Coffee & Crisis - Part Four

How we can end the water crisis

This is the fourth post in a 4-part blog series that aims to highlight the water crisis, why it exists, the effects of it, and what can be done to end it.

The water crisis is solvable. 

We have both the technology and knowledge to develop solutions that will bring clean drinking water to every single person on earth. 

What solutions are available?

Some solutions are more straightforward. 

Such as hand digging wells (where skilled labourers dig up to 15 metres by hand and reach aquifers below the surface), or introducing rainwater catchment systems (where gutters on rooftops direct the flow of rainfall into a sanitary holding tank).

Hand dug well. Photo: charity: water

Hand dug well. Photo: charity: water

Some solutions are more complex.

Such as using a drilling team to access water that is deeper underground, or building a gravity fed system where the force of gravity carries water from an elevated source to a community.

Drilling team accessing water deep beneath the surface. Photo: charity: water

Drilling team accessing water deep beneath the surface. Photo: charity: water

The community size will affect what solution is implemented, with larger ones requiring a piped system to connect one water source with multiple community tap stands.

Of course there are occasions when accessing water isn’t the issue. It’s the quality of the water that is. In these cases bio sand filters or water purification systems may be used to remove contaminants.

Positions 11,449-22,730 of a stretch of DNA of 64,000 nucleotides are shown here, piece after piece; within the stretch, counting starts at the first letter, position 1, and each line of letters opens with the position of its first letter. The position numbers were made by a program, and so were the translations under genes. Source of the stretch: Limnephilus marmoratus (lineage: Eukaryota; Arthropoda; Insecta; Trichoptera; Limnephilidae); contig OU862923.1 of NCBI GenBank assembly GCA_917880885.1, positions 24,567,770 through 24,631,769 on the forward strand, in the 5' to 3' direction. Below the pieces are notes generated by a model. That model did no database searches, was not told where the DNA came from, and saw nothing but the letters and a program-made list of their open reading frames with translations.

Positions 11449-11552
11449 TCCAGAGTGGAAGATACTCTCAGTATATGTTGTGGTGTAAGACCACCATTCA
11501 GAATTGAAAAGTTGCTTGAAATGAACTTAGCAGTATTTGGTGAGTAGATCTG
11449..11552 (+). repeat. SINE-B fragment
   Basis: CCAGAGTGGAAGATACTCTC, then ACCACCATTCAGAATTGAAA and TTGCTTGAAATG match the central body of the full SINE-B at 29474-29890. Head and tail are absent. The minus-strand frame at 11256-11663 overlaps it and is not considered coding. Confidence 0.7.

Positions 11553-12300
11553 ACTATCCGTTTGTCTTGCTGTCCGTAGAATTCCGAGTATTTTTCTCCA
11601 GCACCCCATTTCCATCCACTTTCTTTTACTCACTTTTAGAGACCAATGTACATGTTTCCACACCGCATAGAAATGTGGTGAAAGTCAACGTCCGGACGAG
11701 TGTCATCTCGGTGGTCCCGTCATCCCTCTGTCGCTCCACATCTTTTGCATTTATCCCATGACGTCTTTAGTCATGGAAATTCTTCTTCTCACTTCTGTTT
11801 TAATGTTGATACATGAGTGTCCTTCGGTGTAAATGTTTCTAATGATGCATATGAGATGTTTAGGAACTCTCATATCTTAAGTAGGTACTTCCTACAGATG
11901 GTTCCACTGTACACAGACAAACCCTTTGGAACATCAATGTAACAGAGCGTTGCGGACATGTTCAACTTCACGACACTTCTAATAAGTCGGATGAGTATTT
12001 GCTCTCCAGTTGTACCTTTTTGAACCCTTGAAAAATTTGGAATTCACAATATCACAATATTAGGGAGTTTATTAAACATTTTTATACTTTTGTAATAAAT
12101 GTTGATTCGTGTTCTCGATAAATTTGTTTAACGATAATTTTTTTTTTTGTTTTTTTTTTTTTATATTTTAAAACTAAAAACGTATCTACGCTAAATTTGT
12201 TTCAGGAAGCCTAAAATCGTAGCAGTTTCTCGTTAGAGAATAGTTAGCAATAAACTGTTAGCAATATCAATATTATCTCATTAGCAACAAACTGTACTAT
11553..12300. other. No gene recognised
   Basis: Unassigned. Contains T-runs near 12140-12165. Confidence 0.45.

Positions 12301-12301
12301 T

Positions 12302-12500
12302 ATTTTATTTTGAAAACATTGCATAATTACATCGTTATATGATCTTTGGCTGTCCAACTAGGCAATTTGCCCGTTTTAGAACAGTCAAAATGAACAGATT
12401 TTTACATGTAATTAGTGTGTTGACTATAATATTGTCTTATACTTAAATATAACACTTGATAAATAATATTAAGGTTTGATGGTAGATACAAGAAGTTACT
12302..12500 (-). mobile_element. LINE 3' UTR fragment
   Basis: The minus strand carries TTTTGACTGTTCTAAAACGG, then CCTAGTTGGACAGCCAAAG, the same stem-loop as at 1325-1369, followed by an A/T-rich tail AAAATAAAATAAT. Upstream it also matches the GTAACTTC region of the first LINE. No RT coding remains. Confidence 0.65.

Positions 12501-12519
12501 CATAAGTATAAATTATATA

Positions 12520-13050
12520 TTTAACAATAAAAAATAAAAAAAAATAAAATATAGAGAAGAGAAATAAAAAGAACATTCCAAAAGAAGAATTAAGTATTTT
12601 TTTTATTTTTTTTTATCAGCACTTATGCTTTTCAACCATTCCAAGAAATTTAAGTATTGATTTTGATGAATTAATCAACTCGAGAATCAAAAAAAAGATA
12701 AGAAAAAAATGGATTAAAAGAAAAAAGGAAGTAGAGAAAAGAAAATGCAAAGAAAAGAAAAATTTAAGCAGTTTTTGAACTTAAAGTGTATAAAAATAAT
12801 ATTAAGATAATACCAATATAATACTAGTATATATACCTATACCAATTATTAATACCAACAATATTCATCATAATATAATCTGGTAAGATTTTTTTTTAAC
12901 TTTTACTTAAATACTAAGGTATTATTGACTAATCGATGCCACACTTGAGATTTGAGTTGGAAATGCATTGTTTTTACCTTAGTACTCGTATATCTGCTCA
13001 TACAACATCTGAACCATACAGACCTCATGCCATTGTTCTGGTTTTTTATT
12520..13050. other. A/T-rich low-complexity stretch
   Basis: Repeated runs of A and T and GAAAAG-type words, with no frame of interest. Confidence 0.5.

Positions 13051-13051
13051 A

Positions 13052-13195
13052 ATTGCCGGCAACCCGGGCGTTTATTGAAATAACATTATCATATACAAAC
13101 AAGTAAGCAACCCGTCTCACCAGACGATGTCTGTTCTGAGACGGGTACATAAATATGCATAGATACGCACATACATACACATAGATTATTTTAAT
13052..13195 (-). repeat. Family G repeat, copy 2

Regardless of where or how big a community is, there are tangible and sustainable solutions to the water crisis. It’s our aim at Project Waterfall to implement them.

Biosand filters - before & after. Photo: charity: water

Biosand filters - before & after. Photo: charity: water

What makes a solution successful?

At Project Waterfall we fund projects that are run by trusted partners who have the expertise to find the best solution for the community we are working with. 

This is one of the keys to solving the water crisis, but there are others.

Any project must: 

1. Educate a community about the importance of WASH (water, sanitation & hygiene).

Education around WASH is transformative. For example, hand-washing practiced in day-care centres and schools reduces cases of diarrhoea by 30%.

This education must happen both at school and in the home. A child will not change their behaviour if their parents don’t believe in, or practice, that same behaviour. 

2. Look to the future. 

We’ve found success in working with the local community to set up management boards who are responsible for ensuring the water source is effective for generations to come. These boards are made up of 50% women.

Additionally, local community members who use the water source all pay a small ‘water tax’ that contributes to fixing anything that goes wrong.

3. Work with local governments and authorities to inspire change in other districts. 

By educating local authorities on the importance of clean water, and training local staff, more people know how to bring clean water to other communities. 

Moving forward 

As mentioned above, there are both physical solutions to the water crisis, and knowledge-based ones. 

Education is critical - in both coffee-growing communities where the water crisis is so acutely felt, and in more developed countries around the world. We should all look at our own water consumption at an individual or company level to see where we can limit our water use.

As the charity of choice for the coffee industry, at Project Waterfall we’re working to end the water crisis in our lifetime. It can be done and we would love your support. 

There are a number of ways you can support our work - whether you’re a brand, restaurant, coffee shop or coffee lover. Do get in touch today to find out more!

Photo: WaterAid

Photo: WaterAid